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pypm install githubbuildout

How to install githubbuildout

  1. Download and install ActivePython
  2. Open Command Prompt
  3. Type pypm install githubbuildout
 Python 2.7Python 3.2Python 3.3
Windows (32-bit)
Windows (64-bit)
Mac OS X (10.5+)
Linux (32-bit)
Linux (64-bit)
0.2 Available View build log
 
License
ZPL 2.1
Dependencies
Imports
Lastest release
version 0.2 on May 21st, 2013

Buildout from GitHub

GitHub has become a commonly-used SCM tool for software engineering teams. The purpose of this Buildout extension is to enable the retrieval of source tarballs and static downloads from private repositories by using the API v3's token-based authentication, combined with a bit of URL rewriting to retrieve files using the API server instead of the main website when required.

Please see the sections below for setup and usage instructions.

Request an API Key

Before you can access private repositories from this module, you must create and store an API key on each system running buildout. Unlike the v2 API where one key was issued per user, you may create as many keys as you like and revoke them at will.

API keys are tied to an individual user account.

You can create API v3 key using curl (please substitute your own GitHub user name):

curl -s -X POST -d '{"scopes": ["repo"]}' -u ${user} \
    https://api.github.com/authorizations | grep token

Important Note: You MUST specify the scopes attribute to secure access to private repositories; leaving the scope blank provides read-only access to public data.

If you plan to make multiple keys for distribution to different systems (e.g. automated build environment), you might want to include a description to be able to distinguish them from one another later:

curl -s -X POST -d '{"note": "build001.mydomain.ext", "scopes": ["repo"]}' \
    -u ${user} https://api.github.com/authorizations | grep token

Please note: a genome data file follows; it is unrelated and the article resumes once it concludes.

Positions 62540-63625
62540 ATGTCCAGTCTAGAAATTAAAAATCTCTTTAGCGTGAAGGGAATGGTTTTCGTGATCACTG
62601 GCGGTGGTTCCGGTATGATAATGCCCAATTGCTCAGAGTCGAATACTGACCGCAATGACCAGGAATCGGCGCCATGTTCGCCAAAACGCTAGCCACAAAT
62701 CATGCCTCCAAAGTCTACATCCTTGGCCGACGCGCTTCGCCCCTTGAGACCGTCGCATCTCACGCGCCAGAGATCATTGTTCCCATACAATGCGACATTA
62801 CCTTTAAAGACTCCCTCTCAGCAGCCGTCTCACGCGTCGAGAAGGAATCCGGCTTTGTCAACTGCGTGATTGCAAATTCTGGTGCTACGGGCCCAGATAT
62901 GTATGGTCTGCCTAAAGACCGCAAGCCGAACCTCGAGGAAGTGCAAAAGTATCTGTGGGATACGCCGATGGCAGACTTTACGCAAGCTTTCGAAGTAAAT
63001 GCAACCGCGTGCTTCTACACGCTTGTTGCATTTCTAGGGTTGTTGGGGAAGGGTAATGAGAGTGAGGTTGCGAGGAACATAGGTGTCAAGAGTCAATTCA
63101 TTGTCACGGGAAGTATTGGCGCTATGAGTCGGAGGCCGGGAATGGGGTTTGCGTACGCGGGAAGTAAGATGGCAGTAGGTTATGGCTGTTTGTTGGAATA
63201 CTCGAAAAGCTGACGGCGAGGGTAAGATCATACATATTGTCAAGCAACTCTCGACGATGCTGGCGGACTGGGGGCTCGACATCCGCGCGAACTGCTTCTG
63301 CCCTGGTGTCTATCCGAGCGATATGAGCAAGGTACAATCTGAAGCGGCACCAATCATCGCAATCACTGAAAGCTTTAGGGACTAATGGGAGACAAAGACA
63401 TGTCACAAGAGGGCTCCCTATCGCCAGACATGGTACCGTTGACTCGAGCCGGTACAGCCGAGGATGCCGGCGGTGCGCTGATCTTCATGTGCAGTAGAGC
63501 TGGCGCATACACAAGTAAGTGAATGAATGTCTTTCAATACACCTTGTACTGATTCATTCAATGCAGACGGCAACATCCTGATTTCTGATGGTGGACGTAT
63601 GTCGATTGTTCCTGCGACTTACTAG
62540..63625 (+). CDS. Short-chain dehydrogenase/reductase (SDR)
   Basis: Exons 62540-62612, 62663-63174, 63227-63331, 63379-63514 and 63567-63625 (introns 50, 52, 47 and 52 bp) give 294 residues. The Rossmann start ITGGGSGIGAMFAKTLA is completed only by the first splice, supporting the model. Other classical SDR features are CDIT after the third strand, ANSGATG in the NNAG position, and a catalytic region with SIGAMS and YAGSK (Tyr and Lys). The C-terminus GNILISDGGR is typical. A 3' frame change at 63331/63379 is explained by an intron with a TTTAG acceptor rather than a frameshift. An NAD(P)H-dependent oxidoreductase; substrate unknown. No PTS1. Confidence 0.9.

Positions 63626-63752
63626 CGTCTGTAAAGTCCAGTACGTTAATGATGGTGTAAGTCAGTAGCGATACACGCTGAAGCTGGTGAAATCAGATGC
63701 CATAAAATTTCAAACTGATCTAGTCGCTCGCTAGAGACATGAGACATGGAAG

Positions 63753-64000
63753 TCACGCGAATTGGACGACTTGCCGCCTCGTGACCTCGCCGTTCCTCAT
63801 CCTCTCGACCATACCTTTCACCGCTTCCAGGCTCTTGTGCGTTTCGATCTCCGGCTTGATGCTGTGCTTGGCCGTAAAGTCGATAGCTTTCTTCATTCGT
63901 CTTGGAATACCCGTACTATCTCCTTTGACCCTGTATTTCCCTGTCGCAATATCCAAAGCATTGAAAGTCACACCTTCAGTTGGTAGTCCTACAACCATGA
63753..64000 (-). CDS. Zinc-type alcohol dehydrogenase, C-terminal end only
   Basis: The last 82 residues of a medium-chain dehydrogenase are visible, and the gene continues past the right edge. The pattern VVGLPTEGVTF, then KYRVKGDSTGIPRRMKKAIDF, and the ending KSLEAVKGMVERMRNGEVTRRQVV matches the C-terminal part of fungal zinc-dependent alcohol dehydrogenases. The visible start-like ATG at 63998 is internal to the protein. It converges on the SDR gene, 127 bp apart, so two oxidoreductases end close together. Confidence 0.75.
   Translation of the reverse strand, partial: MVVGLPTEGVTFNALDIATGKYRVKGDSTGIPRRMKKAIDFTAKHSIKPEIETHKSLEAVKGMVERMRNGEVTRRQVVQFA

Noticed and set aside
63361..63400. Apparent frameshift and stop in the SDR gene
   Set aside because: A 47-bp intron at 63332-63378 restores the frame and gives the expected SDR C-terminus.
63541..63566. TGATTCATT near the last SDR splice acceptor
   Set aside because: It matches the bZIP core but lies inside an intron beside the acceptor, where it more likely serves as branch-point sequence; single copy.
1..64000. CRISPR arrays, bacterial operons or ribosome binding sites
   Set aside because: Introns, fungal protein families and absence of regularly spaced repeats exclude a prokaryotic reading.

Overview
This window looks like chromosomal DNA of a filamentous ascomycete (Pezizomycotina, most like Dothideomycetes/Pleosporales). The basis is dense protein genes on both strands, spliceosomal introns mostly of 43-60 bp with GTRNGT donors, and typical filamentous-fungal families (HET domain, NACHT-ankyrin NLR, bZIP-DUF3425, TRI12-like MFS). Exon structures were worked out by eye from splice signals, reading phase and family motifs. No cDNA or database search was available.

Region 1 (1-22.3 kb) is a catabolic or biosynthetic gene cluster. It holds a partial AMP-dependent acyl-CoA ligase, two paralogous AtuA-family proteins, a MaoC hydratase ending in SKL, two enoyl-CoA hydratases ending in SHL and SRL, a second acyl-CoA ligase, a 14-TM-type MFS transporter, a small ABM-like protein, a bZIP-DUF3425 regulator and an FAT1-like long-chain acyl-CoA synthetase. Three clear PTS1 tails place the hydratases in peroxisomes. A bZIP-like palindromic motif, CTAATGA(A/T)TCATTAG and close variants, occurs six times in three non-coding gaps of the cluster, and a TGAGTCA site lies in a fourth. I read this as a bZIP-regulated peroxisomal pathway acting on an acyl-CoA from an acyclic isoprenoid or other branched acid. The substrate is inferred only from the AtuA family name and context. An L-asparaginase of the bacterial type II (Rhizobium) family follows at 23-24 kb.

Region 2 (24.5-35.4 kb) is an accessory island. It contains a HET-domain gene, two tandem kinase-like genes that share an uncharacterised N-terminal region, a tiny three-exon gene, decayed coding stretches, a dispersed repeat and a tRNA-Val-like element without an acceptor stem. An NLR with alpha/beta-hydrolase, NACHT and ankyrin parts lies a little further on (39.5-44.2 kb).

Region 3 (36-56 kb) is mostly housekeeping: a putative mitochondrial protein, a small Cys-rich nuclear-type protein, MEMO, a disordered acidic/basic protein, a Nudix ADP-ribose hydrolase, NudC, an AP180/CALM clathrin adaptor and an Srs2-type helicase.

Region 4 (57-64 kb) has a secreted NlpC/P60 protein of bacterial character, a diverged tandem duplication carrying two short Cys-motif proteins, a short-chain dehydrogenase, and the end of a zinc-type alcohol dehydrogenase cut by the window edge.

Store API Key in Git Config

Now configure the value of github.accesstoken to the hash returned from the command above:

git config --global github.accesstoken ${token}

For details on managing authorization GitHub's OAuth tokens, see the API documentation: http://developer.github.com/v3/oauth/#oauth-authorizations-api

GitHub Repository Downloads

You can instruct Buildout to download a tarball of any refid from your repository by specifying the same URL as you would use in your browser to retrieve it, using the following syntax:

https://github.com/${user}/${project}/${archivetype}/${refid}

Important Note: The url must use the https protocol to be retrieved using this extension; URLs using the http protocol will be ignored.

In practice, you would typically use this to retrieve a tarball for installation as an egg in your buildout file, using a recipe similar to this:

[buildout]
find-links =
    https://github.com/me/myproject/tarball/master#egg=myproject

eggs = myproject

parts = myproject

[myproject]
unzip = true
recipe = zc.recipe.egg
path = myproject

Note: These URLs will be rewritten during retrieval to use the API v3 URL instead. If you wish, you can explicitly specify the API server URL for retriving the file:

https://api.github.com/repo/me/myproject/tarball/master
GitHub Static Downloads (DEPRECATED)

IMPORTANT NOTE: Support for static downloads has been deprecated by GitHub as of 2012-12-11 and will be removed "in 90 days" (on or around 2013-03-11). If your project depends on this feature, now would be a good time to make alternate plans. For details, see the link below:

https://github.com/blog/1302-goodbye-uploads

Static downloads that have been previously uploaded to your GitHub project may also be retrieved using the same URL you would use in your browser, formed as follows:

https://github.com/downloads/${user}/${project}/${filename}

Important Note: As with repository downloads, the url must use the https protocol to be retrieved.

Since these files can contain static software releases as eggs or anything else you want (media files, configuration data, etc.) it is up to you how to use them in your buildout; a common pattern is to install them as a part in a fashion similar to the following example:

[buildout]
parts = mypart

[mypart]
recipe = hexagonit.recipe.download
url = https://github.com/downloads/me/myproject/myfile.tar.gz
Credits

Thanks to Bernd Dorn, Jürgen Kartnaller, Bernd Rössl and the rest at Lovely Systems for lovely.buildouthttp (upon which this project is based), and to Clayton Parker and Tarek Ziade for bugfixes and extensions.

Changes to githubbuildout

2013-04-25 0.2:
2012-06-21 0.1:
  • Initial Release (based on lovely.buildouthttp)

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Last updated May 21st, 2013

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